Feeds

Library e-books to become too tatty to lend

Digital copies must not outlast paper one, HarperCollins insists

Choosing a cloud hosting partner with confidence

Does an e-book wear out? If it’s from publisher HarperCollins and belongs to a library, then the answer is now 'yes' – and potentially in as short a time as one year.

New terms introduced by the publishing giant mean that instead of being sold with a perpetual licence, as they are now, e-books sold to libraries will be limited to just 26 loans.

With many libraries having a default lending period of two weeks, that means that a popular book could need replacing after just one year.

Libraries already work with e-books on the basis of one copy, one loan, leading to waiting lists for popular titles, which will mean that those will have the shortest life span before ‘wearing out’.

HarperCollins claimed in the Library Journal that the 26-loan figure reflected the average lifespan of a paper book, after which it is too tatty, torn or stained to offer for lending, forcing the library to buy a new, replacement copy.

If its e-books don't disintegrate virtually, the publisher said, libraries will not replace them, costing it sales revenue.

Many librarians dispute this claimed lifespan, and some said they can now no longer afford to offer HarperCollins e-books. With many library services facing budget cuts, few will relish the prospect of having to replace e-books on an annual basis.

Perhaps in response to the outraged librarians, HarperCollins US' President of Sales, Josh Marwell, wrote an open letter claiming that the new system will provide for cheap renewals of expired e-books, and should cost libraries less overall, though without figures, that can’t be verified.

Reg Hardware spoke to OverDrive, which runs e-book lending services for 50 UK libraries, and told us the new policy would be applied worldwide.

HarperCollins UK described the 26-loan limit as one of “many models that may need to be tested before we reach the optimum outcome”, adding that it was preferable to simply not allowing e-book lending, which is the line taken by some publishers. ®

Beginner's guide to SSL certificates

More from The Register

next story
Xperia Z3: Crikey, Sony – ANOTHER flagship phondleslab?
The Fourth Amendment... and it IS better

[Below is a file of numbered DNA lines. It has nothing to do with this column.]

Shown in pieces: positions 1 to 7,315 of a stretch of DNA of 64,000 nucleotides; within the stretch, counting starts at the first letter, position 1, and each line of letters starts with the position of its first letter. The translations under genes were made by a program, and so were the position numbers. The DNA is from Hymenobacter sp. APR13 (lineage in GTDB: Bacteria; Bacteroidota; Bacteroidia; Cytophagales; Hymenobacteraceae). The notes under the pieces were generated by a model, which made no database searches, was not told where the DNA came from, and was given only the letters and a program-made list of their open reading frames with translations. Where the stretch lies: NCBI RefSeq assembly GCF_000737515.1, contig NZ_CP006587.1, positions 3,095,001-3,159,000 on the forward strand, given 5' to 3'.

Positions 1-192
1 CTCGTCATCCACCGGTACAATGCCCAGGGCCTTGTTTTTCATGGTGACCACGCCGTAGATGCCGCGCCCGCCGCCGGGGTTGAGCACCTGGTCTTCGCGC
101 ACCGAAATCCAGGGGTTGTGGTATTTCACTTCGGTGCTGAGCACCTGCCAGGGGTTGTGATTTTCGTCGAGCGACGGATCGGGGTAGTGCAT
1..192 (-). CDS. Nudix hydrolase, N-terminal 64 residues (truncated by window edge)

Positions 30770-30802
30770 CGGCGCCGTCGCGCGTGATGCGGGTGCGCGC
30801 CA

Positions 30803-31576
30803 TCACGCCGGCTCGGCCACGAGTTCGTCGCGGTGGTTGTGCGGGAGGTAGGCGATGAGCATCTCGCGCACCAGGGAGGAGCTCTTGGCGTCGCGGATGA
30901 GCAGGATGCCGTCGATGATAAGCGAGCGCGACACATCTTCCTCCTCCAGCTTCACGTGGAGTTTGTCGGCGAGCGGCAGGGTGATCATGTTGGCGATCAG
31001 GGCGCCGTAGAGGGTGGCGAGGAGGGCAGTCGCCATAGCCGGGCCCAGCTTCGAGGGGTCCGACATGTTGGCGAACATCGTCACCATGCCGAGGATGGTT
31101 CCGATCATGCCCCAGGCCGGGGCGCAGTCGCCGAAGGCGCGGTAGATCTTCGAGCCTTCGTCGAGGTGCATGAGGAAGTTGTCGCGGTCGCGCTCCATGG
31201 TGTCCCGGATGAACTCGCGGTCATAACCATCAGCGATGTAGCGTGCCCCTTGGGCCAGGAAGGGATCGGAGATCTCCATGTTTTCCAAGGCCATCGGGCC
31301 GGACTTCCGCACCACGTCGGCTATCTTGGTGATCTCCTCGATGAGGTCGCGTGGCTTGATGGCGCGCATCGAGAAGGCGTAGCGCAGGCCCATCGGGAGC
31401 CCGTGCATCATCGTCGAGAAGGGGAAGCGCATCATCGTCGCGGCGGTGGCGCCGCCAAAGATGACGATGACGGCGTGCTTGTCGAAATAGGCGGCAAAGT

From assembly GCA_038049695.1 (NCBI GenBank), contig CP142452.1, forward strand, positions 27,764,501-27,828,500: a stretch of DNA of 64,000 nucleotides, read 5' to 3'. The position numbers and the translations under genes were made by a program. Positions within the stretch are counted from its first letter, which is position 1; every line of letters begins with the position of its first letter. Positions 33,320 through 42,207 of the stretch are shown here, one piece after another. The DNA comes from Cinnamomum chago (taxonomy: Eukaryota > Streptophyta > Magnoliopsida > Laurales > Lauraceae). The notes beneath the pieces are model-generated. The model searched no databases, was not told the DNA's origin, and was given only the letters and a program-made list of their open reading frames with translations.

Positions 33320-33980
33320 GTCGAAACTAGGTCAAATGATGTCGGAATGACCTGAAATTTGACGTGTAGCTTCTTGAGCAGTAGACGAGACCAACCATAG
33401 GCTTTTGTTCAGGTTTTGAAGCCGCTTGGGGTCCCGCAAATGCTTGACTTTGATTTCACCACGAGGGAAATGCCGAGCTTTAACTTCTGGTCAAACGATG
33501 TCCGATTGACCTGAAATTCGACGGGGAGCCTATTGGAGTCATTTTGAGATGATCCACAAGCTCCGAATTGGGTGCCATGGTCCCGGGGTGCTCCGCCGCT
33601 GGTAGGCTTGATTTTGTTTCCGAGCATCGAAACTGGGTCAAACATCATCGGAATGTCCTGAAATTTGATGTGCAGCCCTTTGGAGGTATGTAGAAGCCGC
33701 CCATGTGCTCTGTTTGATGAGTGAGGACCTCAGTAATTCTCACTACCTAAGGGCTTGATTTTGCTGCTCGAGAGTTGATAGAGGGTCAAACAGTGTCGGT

Don't wait for that big iPad, order a NEXUS 9 instead, industry little bird says
Google said to debut next big slab, Android L ahead of Apple event
Microsoft to enter the STRUGGLE of the HUMAN WRIST
It's not just a thumb war, it's total digit war
Ex-US Navy fighter pilot MIT prof: Drones beat humans - I should know
'Missy' Cummings on UAVs, smartcars and dying from boredom
Netscape Navigator - the browser that started it all - turns 20
It was 20 years ago today, Marc Andreeesen taught the band to play
A drone of one's own: Reg buyers' guide for UAV fanciers
Hardware: Check. Software: Huh? Licence: Licence...?
The Apple launch AS IT HAPPENED: Totally SERIOUS coverage, not for haters
Fandroids, Windows Phone fringe-oids – you wouldn't understand
Apple SILENCES Bose, YANKS headphones from stores
The, er, Beats go on after noise-cancelling spat
prev story

Whitepapers

Forging a new future with identity relationship management
Learn about ForgeRock's next generation IRM platform and how it is designed to empower CEOS's and enterprises to engage with consumers.
Cloud and hybrid-cloud data protection for VMware
Learn how quick and easy it is to configure backups and perform restores for VMware environments.
Three 1TB solid state scorchers up for grabs
Big SSDs can be expensive but think big and think free because you could be the lucky winner of one of three 1TB Samsung SSD 840 EVO drives that we’re giving away worth over £300 apiece.
Reg Reader Research: SaaS based Email and Office Productivity Tools
Read this Reg reader report which provides advice and guidance for SMBs towards the use of SaaS based email and Office productivity tools.
Security for virtualized datacentres
Legacy security solutions are inefficient due to the architectural differences between physical and virtual environments.